SALT LAKE CITY — Friends and family of a Utah man who is being held in a Venezuelan jail say it is a case of him being in the wrong place at the wrong time.
"He's someone who always stood up for what is truly right, and for something like this to happen to someone like that is really hard to bear," friend Quynn Allsup said during a rally Saturday at the state Capitol.
Josh Holt, described by loved ones as giving, humble and soft-hearted, had gone to the economically ravaged country to marry a woman he had fallen in love with over the internet. The two had practiced Spanish together and after several months decided to wed.
Despite warnings about the state of unrest he might find, Holt married Thamara Caleno in Venezuela on June 16. But when they returned from a honeymoon on Margarita Island on June 30, they were both arrested on alleged weapons charges.
The two were staying in a government-subsidized apartment in a rough area of town, and military intelligence believed he was a "trained gunman" with a pilot's license and was in the country to "undermine President Nicolas Maduro's rule during a period of deep economic and political turbulence," according to The Associated Press.
Holt's mother said her 24-year-old son, who took a basic flight class in high school but never received a license and can't fly a plane, has developed medical conditions for which he has not yet seen a doctor, and "his mental state is suffering."
"Right now, Josh has no freedom. He has no rights whatsoever," Laurie Holt said. "He is not in a good place."
She believes there's been a terrible misunderstanding about her son, who she says "wouldn't hurt anyone."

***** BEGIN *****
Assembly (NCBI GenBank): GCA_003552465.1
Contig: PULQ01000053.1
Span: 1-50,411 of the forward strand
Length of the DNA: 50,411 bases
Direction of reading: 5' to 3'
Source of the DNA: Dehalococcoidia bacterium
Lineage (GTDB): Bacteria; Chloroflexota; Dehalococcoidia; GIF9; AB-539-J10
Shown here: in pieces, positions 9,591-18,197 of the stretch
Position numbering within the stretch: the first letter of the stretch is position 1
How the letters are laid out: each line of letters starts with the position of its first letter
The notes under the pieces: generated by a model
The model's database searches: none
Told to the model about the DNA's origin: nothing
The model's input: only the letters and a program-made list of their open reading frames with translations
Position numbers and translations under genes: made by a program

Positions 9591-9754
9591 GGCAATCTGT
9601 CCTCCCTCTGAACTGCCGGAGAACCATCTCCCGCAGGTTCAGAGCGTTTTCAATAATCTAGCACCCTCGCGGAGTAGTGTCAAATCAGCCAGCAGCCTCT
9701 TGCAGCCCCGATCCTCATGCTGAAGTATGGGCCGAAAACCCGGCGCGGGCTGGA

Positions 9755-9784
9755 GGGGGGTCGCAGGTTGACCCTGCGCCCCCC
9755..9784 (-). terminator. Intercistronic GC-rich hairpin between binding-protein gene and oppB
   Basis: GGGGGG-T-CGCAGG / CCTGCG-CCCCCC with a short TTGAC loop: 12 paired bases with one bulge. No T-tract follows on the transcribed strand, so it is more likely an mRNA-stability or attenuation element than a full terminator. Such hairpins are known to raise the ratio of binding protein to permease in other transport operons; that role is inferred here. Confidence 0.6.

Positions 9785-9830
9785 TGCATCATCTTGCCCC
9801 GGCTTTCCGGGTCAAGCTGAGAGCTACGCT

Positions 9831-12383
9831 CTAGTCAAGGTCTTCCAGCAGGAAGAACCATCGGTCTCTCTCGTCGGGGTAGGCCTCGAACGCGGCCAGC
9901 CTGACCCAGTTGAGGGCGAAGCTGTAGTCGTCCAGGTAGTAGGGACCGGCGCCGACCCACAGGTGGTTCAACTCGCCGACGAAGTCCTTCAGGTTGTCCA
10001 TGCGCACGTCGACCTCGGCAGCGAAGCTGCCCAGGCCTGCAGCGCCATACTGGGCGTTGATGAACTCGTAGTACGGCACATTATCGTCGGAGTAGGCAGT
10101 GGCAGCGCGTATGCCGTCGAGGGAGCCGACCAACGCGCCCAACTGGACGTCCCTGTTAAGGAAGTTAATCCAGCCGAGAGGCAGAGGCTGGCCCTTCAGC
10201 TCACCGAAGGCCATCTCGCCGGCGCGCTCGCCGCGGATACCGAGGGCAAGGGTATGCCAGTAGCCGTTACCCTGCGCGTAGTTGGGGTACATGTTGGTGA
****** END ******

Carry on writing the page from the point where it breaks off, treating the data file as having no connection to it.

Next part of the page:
"He's a great young man," Laurie Holt said. "He just lights up a room with his grin. … I'm fighting for you, honey. I will get you home."
The Riverton family has traveled across the United States begging support from state and national officials, as well as Venezuelan communities throughout the country. They have set up multiple social media accounts to grow awareness of Josh Holt's circumstances.
They also have a lawyer meeting with him and members of the American Embassy in Venezuela, where Josh Holt and his Venezuelan national bride have been detained for more than 31 days.
"He needs to be home with his family. He needs to be here with us," said Josh Holt's grandmother, Linda Holt. She said the experience has made her "not take her freedom for granted anymore."
The family has found it difficult to continue their lives without Josh Holt here.
"I feel guilty enjoying a nice meal, knowing he is starving in a jail cell," said his 20-year-old sister, Katie Holt. "It makes you not want to eat."
She keeps hoping her brother will come bounding in the door and curl up with her on the couch and crack some jokes, like usual.
"He just brings out the best in everyone," Katie Holt said.
Josh Holt, who recently returned home from a Spanish-speaking LDS Church mission in Washington state, intended to stay in Venezuela only until his wife, 25, could obtain an American visa to return to Utah to live. They were planning to hold a wedding reception in Utah upon their arrival, which could have been as early as August, his sister said.
The Riverton man, born in Pocatello, Idaho, is one of 12 Americans known to be jailed in Venezuela, though his family says his case is unique. The only crime Josh Holt is guilty of, they say, is love.
"It's wearing on my family," Laurie Holt said. "I need the government to step up and help us. I can't fight this fight by myself. As a mother, I can only hold it together for so long."
She said she would continue to offer support for the struggling country even after her son returns home, but Jason Holt, Josh Holt's dad, said "this goes beyond political lines."
"We need to bring this Riverton man, this Utah man, this American citizen home," he said.